Real long term financial risk is not loss of principal but erosion of purchasing power.
- To maintain the purchasing power of $100 from 1926 to 2022 you would need $1,674.
- $100 invested in the S&P 500 in 1926 would be worth $1,066,955 in 2022.
These example above illustrates the REALLY long term erosion of purchasing power. Since none of us were around in 1926, what about since 1996 (about 25 years)?
- To maintain the purchasing power of $100 from 1996 to 2022 you would need $189.
- $100 invested in the S&P 500 in 1996 would be worth $1,008 in 2022.
Before we discuss how to protect your purchasing power let’s define what LONG term means. For our purposes it is at least five years or more. If you have a goal that will require you to liquidate your investment in five years or less, you should put your money in a savings, CD or money market account.
Investing with the goal of growing your wealth (at the very least) in a manner that will protect your moneys purchasing requires a commitment of 5+ years. Why? Because investment that have a chance to earn a rate of return greater than the rate of inflation will have some level of uncertainty / volatility (when an investment experiences periods of unpredictable price movements). In plain English it means that to preserve my purchasing power I must invest in investments that have some uncertainty as to what they will be worth 5+ years in the future. The greater the volatility, the broader the range of likely outcomes.
Below are 3 different investments with different levels of volatility:
Investment A (0.3%) Investment B (19.4%) Investment C (14.2%)
Investment A’s range of returns over the past 5 years -.03% to 2.02% (little volatility / predictable) The average return over the past 5 years was 1.13% per year. (did not preserve purchasing power)
Investment B’s range of returns over the past 5 years -15.02 to 31.49% (very volatile / unpredictable) The average return over the past 5 years was 12.17% per year (did preserve purchasing power)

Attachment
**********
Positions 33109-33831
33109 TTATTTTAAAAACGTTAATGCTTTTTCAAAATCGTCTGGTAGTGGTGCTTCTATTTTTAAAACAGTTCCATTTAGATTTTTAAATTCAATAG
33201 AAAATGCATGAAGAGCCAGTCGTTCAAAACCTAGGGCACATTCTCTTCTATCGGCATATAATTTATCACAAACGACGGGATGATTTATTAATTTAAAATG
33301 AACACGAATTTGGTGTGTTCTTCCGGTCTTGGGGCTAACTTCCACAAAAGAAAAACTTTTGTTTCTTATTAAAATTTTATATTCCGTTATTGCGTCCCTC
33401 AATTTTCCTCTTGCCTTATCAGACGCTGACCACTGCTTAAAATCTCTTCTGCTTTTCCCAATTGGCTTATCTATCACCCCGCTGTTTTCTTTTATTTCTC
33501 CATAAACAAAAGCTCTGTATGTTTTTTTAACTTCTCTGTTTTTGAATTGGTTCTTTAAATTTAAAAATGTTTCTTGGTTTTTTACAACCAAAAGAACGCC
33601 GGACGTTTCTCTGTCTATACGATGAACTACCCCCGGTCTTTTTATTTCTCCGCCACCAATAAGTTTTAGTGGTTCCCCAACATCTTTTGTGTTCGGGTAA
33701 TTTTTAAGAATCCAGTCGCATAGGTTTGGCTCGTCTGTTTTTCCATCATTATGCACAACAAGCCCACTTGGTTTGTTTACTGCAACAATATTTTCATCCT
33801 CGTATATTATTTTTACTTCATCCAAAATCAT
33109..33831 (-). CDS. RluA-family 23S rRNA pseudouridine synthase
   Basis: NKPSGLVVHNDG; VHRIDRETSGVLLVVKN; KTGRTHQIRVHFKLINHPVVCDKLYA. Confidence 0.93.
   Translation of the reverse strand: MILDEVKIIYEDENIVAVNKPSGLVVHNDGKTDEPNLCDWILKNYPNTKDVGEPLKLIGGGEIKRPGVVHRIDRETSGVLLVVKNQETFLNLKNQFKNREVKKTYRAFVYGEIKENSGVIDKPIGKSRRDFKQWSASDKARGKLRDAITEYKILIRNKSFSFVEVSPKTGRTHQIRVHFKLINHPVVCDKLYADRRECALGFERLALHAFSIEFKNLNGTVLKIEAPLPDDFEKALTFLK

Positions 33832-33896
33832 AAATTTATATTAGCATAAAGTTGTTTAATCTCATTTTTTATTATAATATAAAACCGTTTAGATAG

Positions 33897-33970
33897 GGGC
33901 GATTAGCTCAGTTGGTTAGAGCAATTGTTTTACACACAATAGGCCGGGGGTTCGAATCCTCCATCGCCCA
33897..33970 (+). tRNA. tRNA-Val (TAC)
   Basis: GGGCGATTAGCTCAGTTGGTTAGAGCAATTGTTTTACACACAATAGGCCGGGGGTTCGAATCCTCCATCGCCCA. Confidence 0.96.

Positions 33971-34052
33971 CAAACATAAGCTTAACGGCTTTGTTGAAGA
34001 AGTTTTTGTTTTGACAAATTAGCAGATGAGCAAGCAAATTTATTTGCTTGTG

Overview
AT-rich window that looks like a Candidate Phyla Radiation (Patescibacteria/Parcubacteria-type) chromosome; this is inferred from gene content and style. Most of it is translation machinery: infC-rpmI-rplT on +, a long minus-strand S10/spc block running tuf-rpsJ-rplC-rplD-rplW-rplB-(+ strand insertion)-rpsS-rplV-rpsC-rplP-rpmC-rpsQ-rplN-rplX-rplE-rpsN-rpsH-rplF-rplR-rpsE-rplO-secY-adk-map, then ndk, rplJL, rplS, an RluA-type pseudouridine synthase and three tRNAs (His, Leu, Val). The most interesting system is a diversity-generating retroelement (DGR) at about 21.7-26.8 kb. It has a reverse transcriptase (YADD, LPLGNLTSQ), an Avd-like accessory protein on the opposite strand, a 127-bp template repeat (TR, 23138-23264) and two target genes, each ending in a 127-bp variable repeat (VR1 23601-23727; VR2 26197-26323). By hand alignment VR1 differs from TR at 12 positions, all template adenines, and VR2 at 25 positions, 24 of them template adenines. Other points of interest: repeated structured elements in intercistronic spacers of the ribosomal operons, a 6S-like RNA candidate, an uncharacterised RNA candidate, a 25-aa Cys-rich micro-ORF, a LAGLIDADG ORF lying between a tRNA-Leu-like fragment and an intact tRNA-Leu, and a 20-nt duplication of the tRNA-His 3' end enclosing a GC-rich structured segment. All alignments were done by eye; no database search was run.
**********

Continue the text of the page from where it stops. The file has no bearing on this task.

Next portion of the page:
Investment C’s range of returns over the past 5 years -9.36% to 24.61% (less volatile / unpredictable) The average return over the past 5 years was 10.52% per year (did preserve purchasing power)
Investment B and C involve investments in a basket of equities or stocks. Stocks for our discussions mean the entire asset class (like the S&P 500) or a diversified mutual fund portfolio, not a handful of individual stocks.
Historically the longer the investment period, the greater the likelihood that stocks will produce positive returns. There have been 5 year periods in which investing in stocks would have returned less than you invested. This is why it is important to have funds that are need in the next 5 years in investments with little or no volatility.
On the other hand to avoid investing in stocks because they are volatile is to surrender to the gradual loss of purchasing power of your long term investments (like retirement accounts). Should a retiree have as much money invested in stocks as a 35 year old? Probably not. Should a retiree have some of their retirement savings invested in stocks? Yes.
How much should you have invested in stocks to protect your purchasing power? That is a question best answered by meeting with a trusted financial planner who has an understanding of your individual situation and can help you make that decision.
If you do not have a trusted advisor you can click here to schedule a time to talk to someone at our office.
Dave Conley, CFP